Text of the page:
Kravitz: Rebuilding? Maybe Before, Not Any More

At the start of the season, most people had the Colts penciled under five wins, a rebuilding team with too many rookies and too little skill. No one expected Reggie Wayne to stick around, but when he decided to stay in Indy the general consensus was "I feel bad for him … he should have just switched teams." Rebuilding teams are set up to burn out veterans; it's a chance for the owner to throw a plate of spaghetti at the wall just to see what sticks. Chances are, he turns around and says what everyone else sees:

"Now, it's garbage."

Expected to be a spoiler at best, the Indianapolis Colts of 2012 are far from garbage. They're set to win 9, maybe 10 games and pull into the AFC playoffs as a fifth seed (barring an AFC North takeover; regardless, three wins and the Colts clinch). Andrew Luck to TY Hilton became the story of the week, overshadowing Reggie Wayne's impressive record-setting day; none of this would have made sense in week one. Bob Kravitz puts it into words: this Luck-lead Colts team can't be considered a rebuilding group any more.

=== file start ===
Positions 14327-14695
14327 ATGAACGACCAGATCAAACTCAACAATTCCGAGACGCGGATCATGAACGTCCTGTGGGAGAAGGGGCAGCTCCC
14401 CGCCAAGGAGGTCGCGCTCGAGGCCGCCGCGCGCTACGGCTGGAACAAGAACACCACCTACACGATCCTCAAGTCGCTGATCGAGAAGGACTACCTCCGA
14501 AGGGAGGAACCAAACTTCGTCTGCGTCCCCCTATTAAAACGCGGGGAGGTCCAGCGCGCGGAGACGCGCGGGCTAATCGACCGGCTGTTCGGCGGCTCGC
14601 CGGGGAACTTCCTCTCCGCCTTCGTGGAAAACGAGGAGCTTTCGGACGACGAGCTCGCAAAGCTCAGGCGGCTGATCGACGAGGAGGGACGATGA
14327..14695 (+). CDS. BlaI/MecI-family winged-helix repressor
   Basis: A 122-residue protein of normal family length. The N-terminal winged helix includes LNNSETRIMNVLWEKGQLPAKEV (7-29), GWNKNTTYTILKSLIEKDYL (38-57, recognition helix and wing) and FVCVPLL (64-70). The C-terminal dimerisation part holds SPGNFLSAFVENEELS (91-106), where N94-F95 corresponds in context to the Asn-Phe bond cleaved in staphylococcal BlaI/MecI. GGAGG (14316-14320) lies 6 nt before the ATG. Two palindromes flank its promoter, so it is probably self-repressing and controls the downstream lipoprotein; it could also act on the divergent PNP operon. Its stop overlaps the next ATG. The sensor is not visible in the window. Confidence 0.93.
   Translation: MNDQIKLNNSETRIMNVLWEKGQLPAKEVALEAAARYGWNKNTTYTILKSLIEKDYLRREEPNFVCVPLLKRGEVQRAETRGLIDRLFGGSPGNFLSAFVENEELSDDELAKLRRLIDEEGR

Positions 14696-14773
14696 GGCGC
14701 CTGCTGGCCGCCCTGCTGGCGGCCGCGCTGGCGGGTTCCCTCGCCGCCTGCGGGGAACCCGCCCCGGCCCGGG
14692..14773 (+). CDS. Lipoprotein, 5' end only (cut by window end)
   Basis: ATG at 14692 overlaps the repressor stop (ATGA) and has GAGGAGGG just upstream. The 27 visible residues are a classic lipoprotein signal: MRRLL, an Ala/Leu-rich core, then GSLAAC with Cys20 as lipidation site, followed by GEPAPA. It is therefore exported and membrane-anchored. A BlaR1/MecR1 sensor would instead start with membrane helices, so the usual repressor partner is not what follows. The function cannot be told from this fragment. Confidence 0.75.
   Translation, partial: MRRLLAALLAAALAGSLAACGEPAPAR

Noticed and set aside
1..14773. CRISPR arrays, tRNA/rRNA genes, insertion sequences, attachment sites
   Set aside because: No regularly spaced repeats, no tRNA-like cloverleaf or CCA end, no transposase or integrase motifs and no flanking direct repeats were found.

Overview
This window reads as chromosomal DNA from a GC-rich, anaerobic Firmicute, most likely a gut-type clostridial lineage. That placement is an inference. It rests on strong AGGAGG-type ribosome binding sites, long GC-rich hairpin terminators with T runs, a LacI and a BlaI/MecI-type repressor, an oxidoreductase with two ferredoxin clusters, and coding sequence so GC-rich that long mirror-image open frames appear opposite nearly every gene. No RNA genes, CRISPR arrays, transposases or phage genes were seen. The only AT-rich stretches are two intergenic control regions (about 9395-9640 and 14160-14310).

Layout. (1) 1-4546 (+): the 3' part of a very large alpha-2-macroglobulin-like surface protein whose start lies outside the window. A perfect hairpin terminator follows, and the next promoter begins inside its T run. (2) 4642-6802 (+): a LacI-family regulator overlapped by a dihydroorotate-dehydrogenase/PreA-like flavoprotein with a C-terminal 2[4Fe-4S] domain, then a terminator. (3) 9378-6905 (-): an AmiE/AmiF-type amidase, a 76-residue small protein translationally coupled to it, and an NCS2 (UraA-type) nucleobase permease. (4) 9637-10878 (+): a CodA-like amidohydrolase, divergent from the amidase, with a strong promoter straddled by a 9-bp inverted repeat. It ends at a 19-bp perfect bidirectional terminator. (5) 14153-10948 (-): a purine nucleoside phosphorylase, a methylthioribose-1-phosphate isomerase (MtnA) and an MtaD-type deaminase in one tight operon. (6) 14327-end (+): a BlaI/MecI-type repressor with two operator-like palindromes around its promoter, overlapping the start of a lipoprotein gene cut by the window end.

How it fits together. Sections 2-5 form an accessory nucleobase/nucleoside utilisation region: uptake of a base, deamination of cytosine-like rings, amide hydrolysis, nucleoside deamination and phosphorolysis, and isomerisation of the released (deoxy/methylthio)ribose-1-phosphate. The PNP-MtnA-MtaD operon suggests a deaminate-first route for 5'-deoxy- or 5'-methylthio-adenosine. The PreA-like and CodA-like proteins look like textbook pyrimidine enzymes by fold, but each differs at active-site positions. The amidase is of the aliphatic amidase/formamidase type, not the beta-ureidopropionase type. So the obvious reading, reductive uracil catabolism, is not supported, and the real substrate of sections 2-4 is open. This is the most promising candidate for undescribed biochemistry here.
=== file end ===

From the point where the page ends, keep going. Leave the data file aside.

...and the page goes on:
"Our guys just bought in, bought in totally, as early as OTAs," [Robert] Mathis said. "After 2-14, we were ready for a change. New attitude, new team, new everything. That rebuilding stuff, we're too old for that, even though we have a lot of young guys."

Even with this pressure, the Colts do hold the comeback story of the year: Chuck Pagano.

"When you play for a cause, you play together," interim coach Bruce Arians said. "It's all 53 guys for one common cause and that's to extend the season for Chuck. … Chuck's illness has bonded our team and our coaching staff because we're going to do this for him."

It's smart drafting, a few lucky picks, or whatever you feel like calling it, but the Indianapolis Colts – far from perfect – are perfectly happy at 7-4. Us? We're perfectly happy to admit that, when it comes to rebuilding, they did too good a job.

Quantcast